Adolescent dysmenorrhea diagnosis and management

Adolescent dysmenorrhea diagnosis and management

Endometriosis is the most common cause of secondary dysmenorrhea in adolescents.

Key Points


  • Although the exact endometriosis prevalence is still not known, it can be encountered during adolescence as the most common cause of secondary dysmenorrhea.


  • Adolescent girls with non-responsive to empiric treatment for dysmenorrhea should be carefully evaluated for the differential diagnosis of endometriosis.

What’s done here?

  • This review was conducted to clarify the reasons and the management of dysmenorrhea in adolescents, endometriosis is the most common cause of secondary dysmenorrhea.
  • The prevalence, pathophysiology, clinical presentation, diagnosis, and management of adolescent endometriosis are described.
  • To distinguish between primary and secondary dysmenorrhea is important as endometriosis is the likely cause of secondary dysmenorrhea.

Key results:

  • The most common gynecologic complaint in adolescent girls is dysmenorrhea with an incidence of 60-93%.
  • Although 42% of these girls had severe symptoms, they are underdiagnosed and undertreated.
  • Other symptoms are abdominal pain, vomiting, appetite loss, dyschezia, diarrhea, weakness, low back pain, headache, sleeplessness, dizziness, depression, irritability, and nervousness that accompany dysmenorrhea. Primary dysmenorrhea and secondary dysmenorrhea are different.
  • There are differences between primary and secondary dysmenorrhea in terms of pathophysiologic mechanisms, onset and duration of symptoms, and management strategies.
  • Clinical clues that suspect secondary dysmenorrhea are unresponsiveness to first-line treatments, symptoms occurring shortly after menarche, heavy bleeding, acyclic pain, painful sex, family history of endometriosis, a renal anomaly. Non-steroidal anti-inflammatory agents (NSAIDs) are used as first-line treatment. Hormonal agents can be prescribed as other first-line treatment agents.
  • Secondary dysmenorrhea due to endometriosis can be managed using medical therapies including hormonal therapies combined with NSAIDs; and when unresponsive, surgical interventions should be performed.

Lay Summary

Endometriosis is usually diagnosed in reproductive-aged women. However, recent literature proved that clinical symptoms of endometriosis are also seen the adolescent girls and young women.

Dysmenorrhea, the most common gynecologic complaint among this age group, can develop due to endometriosis. It is important to differentiate primary dysmenorrhea and secondary dysmenorrhea in this period.

Dr.Hewitt from Ohio published a review entitled “Dysmenorrhea and Endometriosis: Diagnosis and Management in Adolescents” in the journal "Clinical Obstetrics and Gynecology". The author aimed to evaluate dysmenorrhea in all aspects regarding prevalence, pathophysiology, clinical presentation, diagnostic and treatment methods. Primary dysmenorrhea develops within a year of the first menstrual period and its duration is approximately shorter than 3 days. The underlying mechanism of primary dysmenorrhea is the contractions of the muscles of the uterus due to cyclic prostaglandin and leukotriene production. Its diagnosis is usually made simply on a medical history of menstrual pain that interferes with daily activities.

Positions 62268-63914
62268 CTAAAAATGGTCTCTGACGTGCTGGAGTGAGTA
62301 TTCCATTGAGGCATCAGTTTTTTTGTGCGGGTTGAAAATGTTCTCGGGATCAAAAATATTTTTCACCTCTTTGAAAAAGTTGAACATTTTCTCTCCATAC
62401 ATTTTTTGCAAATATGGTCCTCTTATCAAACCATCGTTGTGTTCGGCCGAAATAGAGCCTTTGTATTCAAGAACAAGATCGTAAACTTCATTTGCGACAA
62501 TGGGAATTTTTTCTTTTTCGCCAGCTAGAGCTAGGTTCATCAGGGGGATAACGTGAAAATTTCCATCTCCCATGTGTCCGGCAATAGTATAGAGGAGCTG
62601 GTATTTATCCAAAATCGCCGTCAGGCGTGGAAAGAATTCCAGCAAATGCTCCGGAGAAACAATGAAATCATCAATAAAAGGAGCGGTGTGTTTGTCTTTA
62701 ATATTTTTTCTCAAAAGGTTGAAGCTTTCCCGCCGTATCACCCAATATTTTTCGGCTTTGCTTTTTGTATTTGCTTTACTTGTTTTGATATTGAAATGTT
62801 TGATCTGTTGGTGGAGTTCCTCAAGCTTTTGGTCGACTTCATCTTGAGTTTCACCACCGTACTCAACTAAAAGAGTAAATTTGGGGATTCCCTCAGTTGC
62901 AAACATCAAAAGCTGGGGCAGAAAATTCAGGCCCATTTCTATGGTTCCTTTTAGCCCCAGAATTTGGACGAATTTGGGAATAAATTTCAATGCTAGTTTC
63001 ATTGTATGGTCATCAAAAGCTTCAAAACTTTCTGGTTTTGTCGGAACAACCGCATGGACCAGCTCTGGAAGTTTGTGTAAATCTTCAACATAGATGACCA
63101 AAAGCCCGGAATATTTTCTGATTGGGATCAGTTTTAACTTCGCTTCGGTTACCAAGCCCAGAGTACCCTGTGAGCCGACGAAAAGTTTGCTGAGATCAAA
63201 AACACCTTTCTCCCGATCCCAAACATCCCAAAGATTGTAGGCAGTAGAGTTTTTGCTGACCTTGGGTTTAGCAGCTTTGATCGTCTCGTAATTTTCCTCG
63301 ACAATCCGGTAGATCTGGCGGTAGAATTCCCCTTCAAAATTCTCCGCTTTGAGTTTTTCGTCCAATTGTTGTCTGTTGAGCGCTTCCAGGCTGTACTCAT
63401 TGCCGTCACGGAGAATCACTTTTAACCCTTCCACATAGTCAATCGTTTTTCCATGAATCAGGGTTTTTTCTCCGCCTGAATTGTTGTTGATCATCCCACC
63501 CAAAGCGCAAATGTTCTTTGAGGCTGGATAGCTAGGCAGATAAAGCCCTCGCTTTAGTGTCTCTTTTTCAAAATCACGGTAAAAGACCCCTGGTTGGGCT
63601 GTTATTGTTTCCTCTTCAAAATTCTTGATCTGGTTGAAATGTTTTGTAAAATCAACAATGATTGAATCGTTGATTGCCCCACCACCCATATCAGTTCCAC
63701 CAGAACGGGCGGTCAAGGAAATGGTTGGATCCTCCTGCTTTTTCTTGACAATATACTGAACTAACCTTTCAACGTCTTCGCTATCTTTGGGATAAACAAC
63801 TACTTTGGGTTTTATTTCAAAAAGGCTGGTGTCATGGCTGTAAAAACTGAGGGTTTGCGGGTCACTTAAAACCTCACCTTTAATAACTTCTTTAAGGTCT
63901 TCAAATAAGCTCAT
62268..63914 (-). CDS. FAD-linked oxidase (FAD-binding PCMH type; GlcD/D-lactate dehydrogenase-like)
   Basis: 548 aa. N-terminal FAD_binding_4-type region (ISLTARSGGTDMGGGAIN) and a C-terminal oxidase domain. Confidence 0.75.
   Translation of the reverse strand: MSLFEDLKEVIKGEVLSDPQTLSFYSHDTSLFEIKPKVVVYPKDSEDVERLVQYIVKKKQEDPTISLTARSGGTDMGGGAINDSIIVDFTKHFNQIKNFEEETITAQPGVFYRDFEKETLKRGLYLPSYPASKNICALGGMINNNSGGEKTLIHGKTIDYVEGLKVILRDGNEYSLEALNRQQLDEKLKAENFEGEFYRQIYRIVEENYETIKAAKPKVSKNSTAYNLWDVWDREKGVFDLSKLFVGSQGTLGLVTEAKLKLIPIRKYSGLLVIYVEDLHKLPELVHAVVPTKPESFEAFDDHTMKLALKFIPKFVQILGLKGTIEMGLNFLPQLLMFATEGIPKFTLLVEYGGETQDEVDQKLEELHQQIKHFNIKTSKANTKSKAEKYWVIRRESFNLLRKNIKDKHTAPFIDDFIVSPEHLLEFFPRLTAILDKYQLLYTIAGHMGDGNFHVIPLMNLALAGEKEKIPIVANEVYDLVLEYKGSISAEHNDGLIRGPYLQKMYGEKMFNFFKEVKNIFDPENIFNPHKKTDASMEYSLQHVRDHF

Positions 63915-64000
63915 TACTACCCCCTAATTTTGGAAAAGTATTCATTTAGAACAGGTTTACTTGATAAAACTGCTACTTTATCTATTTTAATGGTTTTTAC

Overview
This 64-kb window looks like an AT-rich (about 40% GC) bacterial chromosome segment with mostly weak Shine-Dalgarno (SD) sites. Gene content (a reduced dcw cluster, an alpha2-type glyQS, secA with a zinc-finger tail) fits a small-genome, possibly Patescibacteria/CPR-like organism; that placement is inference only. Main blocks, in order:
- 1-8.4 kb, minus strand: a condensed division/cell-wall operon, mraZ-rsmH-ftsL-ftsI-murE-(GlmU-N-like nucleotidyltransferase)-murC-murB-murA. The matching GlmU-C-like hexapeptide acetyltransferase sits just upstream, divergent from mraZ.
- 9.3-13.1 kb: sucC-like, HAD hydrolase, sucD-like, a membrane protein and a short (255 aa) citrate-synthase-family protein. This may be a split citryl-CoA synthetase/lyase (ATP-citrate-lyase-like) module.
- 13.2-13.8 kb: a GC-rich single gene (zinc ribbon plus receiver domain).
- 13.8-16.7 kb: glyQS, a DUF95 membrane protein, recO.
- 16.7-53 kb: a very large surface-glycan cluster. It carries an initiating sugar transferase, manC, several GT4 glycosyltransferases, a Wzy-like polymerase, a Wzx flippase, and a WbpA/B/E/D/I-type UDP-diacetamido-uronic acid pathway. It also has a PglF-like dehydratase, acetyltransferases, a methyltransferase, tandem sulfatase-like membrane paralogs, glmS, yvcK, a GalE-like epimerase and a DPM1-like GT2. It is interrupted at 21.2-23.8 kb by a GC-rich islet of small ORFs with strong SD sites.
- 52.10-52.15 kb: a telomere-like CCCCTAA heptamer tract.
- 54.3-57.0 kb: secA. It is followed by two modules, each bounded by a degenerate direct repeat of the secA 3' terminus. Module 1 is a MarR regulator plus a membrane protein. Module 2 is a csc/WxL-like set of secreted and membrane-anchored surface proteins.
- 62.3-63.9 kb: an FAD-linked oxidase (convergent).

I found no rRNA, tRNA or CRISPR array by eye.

The most common cause of secondary dysmenorrhea is endometriosis, which can be visually confirmed by laparoscopy in approximately 70% of adolescents with dysmenorrhea. The adolescent girls having no response to first-line treatments, symptoms occurring shortly after menarche, associated heavy menstrual bleeding and/or acyclic pain, painful sexual activity, family history of endometriosis, or a known renal anomaly are clinical clues that suspect secondary dysmenorrhea. Appropriate medical history, pelvic examination, and imaging methods are helpful to diagnose endometriosis. Laparoscopy is performed in adolescents with dysmenorrhea unresponsive to hormonal therapies and NSAIDs or chronic pelvic pain with a high index of suspicion for endometriosis.

The decision for treatment should be patient-centered considering the patient’s clinical presentation, age, the severity of symptoms, disease extent and location, reproductive desires, other comorbidities, side effects and complications related to medical treatment and surgery, and cost.  Relief of pain, amelioration of infertility, or both should be aimed at the management of endometriosis. If the patients are unresponsive to medical treatment, surgical intervention should be performed both for confirmation of diagnosis and surgical resection of endometriosis.

“Additional unanswered questions include the natural course of adolescent endometriosis and the impact of the disease on future fertility,” the author added.

Research Source:

dysmenorrhea endometriosis adolescent laparoscopy pelvic pain primary dysmenorrhea heavy menstrual bleeding NSAID


EndoNews highlights the latest peer-reviewed scientific research and medical literature that focuses on endometriosis. We are unbiased in our summaries of recently-published endometriosis research. EndoNews does not provide medical advice or opinions on the best form of treatment. We highly stress the importance of not using EndoNews as a substitute for seeking an experienced physician.